A sedative drug decreases activity, moderates excitement, and calms the recipient, whereas a hypnotic drug produces drowsiness and facilitates the onset and maintenance of a state of sleep that resembles natural sleep in its electroencephalographic characteristics and from which the recipient can be aroused easily. Sedation is a side effect of many drugs that are not considered general CNS depressants (e.g., antihistamines and antipsychotic agents). Although these and other agents can intensify the effects of CNS depressants, they usually produce their desired therapeutic effects at concentrations lower than those causing substantial CNS depression. For example, benzodiazepine sedative-hypnotics do not produce generalized CNS depression. Although coma may occur at very high doses, neither surgical anesthesia nor fatal intoxication is produced by benzodiazepines unless other drugs with CNS-depressant actions are concomitantly administered; an important exception is midazolam, which has been associated with decreased tidal volume and respiratory rate. Moreover, specific antagonists of benzodiazepines exist, such as flumazenil, which is used to treat cases of benzodiazepine overdose. This constellation of properties sets the benzodiazepine receptor agonists apart from other sedative-hypnotic drugs and imparts a measure of safety, such that benzodiazepines and the newer benzodiazepine receptor agonists (the “Z compounds”) have largely displaced older agents for the treatment of insomnia and anxiety.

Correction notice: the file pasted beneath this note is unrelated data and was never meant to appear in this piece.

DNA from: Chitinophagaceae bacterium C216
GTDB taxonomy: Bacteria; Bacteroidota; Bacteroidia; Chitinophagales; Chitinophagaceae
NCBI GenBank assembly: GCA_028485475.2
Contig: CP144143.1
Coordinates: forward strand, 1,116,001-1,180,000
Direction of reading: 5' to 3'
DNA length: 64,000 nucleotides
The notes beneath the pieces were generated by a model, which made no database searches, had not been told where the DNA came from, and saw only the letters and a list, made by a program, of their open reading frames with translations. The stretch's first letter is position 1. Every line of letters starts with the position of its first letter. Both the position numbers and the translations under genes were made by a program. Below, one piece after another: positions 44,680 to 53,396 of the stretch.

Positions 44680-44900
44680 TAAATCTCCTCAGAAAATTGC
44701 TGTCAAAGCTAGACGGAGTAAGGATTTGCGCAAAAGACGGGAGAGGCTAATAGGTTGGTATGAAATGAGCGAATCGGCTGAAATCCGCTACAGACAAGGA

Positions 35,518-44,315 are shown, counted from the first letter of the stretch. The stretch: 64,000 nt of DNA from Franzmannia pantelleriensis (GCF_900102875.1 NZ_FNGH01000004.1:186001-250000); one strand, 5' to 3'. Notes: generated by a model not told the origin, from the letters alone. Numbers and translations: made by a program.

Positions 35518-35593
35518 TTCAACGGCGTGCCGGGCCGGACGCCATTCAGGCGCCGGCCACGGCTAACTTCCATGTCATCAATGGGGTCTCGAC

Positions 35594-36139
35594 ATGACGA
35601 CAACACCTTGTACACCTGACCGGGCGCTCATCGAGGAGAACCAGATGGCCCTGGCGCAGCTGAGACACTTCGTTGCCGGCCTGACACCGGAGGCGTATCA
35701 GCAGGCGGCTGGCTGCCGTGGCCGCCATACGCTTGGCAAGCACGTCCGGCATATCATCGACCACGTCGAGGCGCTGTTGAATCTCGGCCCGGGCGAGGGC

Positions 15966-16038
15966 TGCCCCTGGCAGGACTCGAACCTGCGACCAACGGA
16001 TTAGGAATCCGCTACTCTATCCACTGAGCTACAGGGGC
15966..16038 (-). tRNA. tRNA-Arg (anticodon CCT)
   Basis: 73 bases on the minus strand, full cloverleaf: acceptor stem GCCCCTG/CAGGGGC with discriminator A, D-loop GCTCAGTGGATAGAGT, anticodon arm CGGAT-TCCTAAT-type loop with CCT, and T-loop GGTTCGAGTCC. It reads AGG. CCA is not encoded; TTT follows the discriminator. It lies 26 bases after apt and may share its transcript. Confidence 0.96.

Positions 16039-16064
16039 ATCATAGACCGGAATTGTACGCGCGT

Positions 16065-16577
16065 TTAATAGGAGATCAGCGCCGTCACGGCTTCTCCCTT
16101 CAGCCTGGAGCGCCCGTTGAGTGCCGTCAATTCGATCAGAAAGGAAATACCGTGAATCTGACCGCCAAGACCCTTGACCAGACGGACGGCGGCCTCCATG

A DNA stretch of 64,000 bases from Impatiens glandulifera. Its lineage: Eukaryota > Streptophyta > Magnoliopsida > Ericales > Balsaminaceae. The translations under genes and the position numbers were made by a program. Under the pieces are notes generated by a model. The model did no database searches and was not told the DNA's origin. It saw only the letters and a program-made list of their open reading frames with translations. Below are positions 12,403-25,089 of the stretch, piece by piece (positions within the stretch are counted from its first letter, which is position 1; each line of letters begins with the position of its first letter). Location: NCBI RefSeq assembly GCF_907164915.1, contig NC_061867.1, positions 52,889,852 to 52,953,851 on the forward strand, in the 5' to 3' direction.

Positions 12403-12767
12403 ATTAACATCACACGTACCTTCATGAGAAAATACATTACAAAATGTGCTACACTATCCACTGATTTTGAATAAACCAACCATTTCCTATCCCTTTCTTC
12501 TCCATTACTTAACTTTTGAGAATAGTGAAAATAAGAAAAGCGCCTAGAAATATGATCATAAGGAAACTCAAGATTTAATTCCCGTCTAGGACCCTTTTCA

The CNS depressants discussed in this chapter include benzodiazepines, the Z compounds, barbiturates, as well as several sedative-hypnotic agents of diverse chemical structure. The sedative-hypnotic drugs that do not specifically target the benzodiazepine receptor belong to a group of older, less-safe, sedative-hypnotic drugs that depress the CNS in a dose-dependent fashion, progressively producing a spectrum of responses from mild sedation to coma and death. These older sedative-hypnotic compounds share these properties with a large number of chemicals, including general anesthetics (see Chapter 21) and alcohols, most notably ethanol (see Chapter 23). The newer sedative-hypnotic agents, such as benzodiazepines and Z drugs, are safer in this regard.
Humans have long sought sleep unburdened by worry and, to this end, have consumed many potions. In the mid-19th century, bromide was introduced specifically as a sedative-hypnotic. Chloral hydrate, paraldehyde, urethane, and sulfonal were used before the introduction of barbiturates (barbital, 1903; phenobarbital, 1912), of which about 50 were distributed commercially. Barbiturates were so dominant that fewer than a dozen other sedative-hypnotics were marketed successfully before 1960.
The partial separation of sedative-hypnotic-anesthetic properties from anticonvulsant properties characteristic of phenobarbital led to searches for agents with more selective effects on CNS functions. As a result, relatively nonsedating anticonvulsants, notably phenytoin and trimethadione, were developed in the late 1930s and early 1940s (Chapter 17). The advent of chlorpromazine and meprobamate in the early 1950s, with their taming effects in animals, and the development of increasingly sophisticated methods for evaluating the behavioral effects of drugs, set the stage in the 1950s for the synthesis of chlordiazepoxide, the introduction of which into clinical medicine in 1961 ushered ...